The caucuses unfolded less than 48 hours before Trump faces a Senate impeachment vote, and reconfirmed the staying power of Bernie Sanders

Supporters of Democratic presidential candidate Bernie Sanders gather in Des Moines, Iowa, on Feb. 3, 2020.
Iowans assembled Monday night at community centres and school gymnasiums for the first vote of the deadlocked marathon Democratic presidential race, in a ritual that will define the rest of the contest while tearing open the partys deep ideological rifts.
The caucuses unfolded less than 48 hours before U.S. President Donald Trump faces a Senate impeachment vote, which is all but certain to acquit him, with the Democrats divided over how to wrest the White House from him in November.
Iowa reconfirmed the staying power of Bernie Sanders, the self-described socialist and 2016 runner-up for the nomination, who surged in the final days. And it exposed the weakness of Joe Biden, the moderate former vice-president who entered the race last spring with a commanding poll lead only to struggle for months.
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Elizabeth Warren and Pete Buttigieg, meanwhile, proved skilled at the myriad town halls that define the up-close-and-personal politicking of this heartland state of 3.2 million people.
Mr. Sanderss strength in Iowa and his poll lead in New Hampshire, which votes next week is causing fits of apoplexy among the party establishment. And it makes even more crucial for Mr. Biden that he take Nevada and South Carolina later this month.
The format for the caucuses makes them particularly unpredictable. Voters meet at more than a thousand locations across the state, and debate over the candidates before deciding. The voting happens in public, with supporters of each candidate forming into groups on different sides of the room.
The state is unrepresentative of the broader electorate, being far whiter and more rural than the country as a whole. But its influence is strong: No Democrat since Bill Clinton, in 1992, has won the presidential nomination without winning the Iowa caucuses.
Mr. Sanders, Ms. Warren and their supporters argue that only big, progressive policy ideas will sufficiently motivate voters to overcome the power of Mr. Trumps base. They campaigned on pledges to institute single-payer health care and free university tuition.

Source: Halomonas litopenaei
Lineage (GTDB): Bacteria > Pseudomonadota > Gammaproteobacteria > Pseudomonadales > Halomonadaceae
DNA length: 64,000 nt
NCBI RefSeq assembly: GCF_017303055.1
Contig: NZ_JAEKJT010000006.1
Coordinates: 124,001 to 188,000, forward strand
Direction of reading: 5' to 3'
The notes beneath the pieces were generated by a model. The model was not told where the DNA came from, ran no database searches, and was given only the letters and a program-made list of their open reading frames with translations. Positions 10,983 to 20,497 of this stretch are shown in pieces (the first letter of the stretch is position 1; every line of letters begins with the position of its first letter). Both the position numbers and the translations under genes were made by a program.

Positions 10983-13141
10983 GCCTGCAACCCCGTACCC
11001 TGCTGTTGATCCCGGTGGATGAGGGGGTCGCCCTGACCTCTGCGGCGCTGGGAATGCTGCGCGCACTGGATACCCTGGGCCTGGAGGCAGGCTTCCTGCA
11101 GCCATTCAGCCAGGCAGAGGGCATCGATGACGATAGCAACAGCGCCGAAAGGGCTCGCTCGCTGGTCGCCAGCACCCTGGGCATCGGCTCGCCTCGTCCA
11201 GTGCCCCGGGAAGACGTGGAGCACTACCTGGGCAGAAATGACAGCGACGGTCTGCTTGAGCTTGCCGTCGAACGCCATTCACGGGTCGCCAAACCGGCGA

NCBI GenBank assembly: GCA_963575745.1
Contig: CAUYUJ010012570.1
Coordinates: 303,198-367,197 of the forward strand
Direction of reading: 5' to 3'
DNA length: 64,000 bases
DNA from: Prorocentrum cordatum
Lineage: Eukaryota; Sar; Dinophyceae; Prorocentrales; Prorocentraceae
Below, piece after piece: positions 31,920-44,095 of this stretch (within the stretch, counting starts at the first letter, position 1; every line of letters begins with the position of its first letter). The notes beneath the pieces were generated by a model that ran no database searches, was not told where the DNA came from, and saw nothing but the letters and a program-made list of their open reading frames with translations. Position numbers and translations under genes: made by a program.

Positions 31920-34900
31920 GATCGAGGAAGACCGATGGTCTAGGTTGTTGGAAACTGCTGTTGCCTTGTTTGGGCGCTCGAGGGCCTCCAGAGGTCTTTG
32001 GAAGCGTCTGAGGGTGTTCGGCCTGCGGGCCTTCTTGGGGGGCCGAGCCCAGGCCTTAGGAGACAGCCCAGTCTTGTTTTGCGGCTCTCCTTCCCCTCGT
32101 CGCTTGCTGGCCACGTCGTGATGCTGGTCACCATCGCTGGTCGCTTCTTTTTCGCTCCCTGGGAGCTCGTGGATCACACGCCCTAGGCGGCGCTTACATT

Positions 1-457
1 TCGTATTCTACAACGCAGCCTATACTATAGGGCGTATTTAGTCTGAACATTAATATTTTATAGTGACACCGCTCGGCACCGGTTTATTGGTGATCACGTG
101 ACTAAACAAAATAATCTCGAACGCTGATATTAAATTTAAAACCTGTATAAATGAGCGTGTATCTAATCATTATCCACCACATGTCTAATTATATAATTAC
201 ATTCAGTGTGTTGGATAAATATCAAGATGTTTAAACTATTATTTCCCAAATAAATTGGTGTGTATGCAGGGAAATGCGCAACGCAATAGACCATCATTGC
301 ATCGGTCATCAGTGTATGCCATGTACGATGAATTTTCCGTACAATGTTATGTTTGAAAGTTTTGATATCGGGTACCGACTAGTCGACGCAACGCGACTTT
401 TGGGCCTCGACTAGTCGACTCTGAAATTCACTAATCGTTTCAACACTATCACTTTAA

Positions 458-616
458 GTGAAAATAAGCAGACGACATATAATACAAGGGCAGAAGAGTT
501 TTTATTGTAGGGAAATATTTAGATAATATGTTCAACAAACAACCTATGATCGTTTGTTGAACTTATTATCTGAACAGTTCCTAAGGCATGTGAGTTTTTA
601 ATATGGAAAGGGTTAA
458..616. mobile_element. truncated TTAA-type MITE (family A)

There are more of us Democrats than there are Republicans; you need to find the candidate who can get Democrats to turn out to vote, said Michael Vosatka, a 32-year-old manufacturing engineer and volunteer for Mr. Sanders.
The Vermont senator has also out-fundraised his Democratic rivals, despite not taking corporate contributions, flooded the state with young volunteers and turned his rallies into rock concerts with the sundry indie bands that have endorsed him. As in 2016, his perceived authenticity has been central to his appeal.
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Hes been fighting for the same issues for a long time. If you hear him speak for like 10 minutes, youre like Yeah, this guy has got it figured out, said Aaron Gould, a 20-year-old university student backing Mr. Sanders.
Moderates Mr. Biden and Mr. Buttigieg contend the better route is to win over independent voters and Republicans disaffected with the Presidents hard-right policies. Mr. Biden has also sold himself as a steady hand based on his more than 40 years in politics.
I like that hes going to bring America back to strength again, bring our allies back, said Patrick Burke, a 71-year-old retired lab technician supporting Mr. Biden.
Mr. Burke said he also preferred Mr. Bidens health-care plan, which will allow people the option of keeping their existing private insurance or buying into a government-run system, over Mr. Sanderss policy, which would abolish private insurance altogether.
Mr. Biden has been the subject of frequent attacks from Mr. Trump. The Presidents demands that Ukraine investigate Mr. Biden led to Mr. Trumps impeachment, and the Republicans have used the trial to publicize the baseless suspicions about Mr. Biden that Mr. Trump wanted Kyiv to push.
At campaign stops in the final week before voting, Mr. Biden often appeared tired, speaking in a meandering style and frequently interrupting himself. By contrast, Ms. Warren and Mr. Buttigieg, the former South Bend, Ind., mayor vying to become the youngest president in history, did well at speaking off-the-cuff at the states intimate campaign events.
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At a town hall in the final weekend of the contest, Ms. Warren fielded a tearful question from a voter unsure how to reassure her two young sons about climate change.
Its hard being a mom you do everything to keep them safe, the Massachusetts senator said, looking the voter in the eyes and allowing a hint of emotion to creep into her own voice, before launching into a detailed explanation of her climate policy.
Minnesota Senator Amy Klobuchar campaigned hard in the state, but trailed the four front-runners, while entrepreneur Andrew Yang and billionaire Tom Steyer fell far behind. Former New York mayor Michael Bloomberg skipped Iowa to focus on later contests.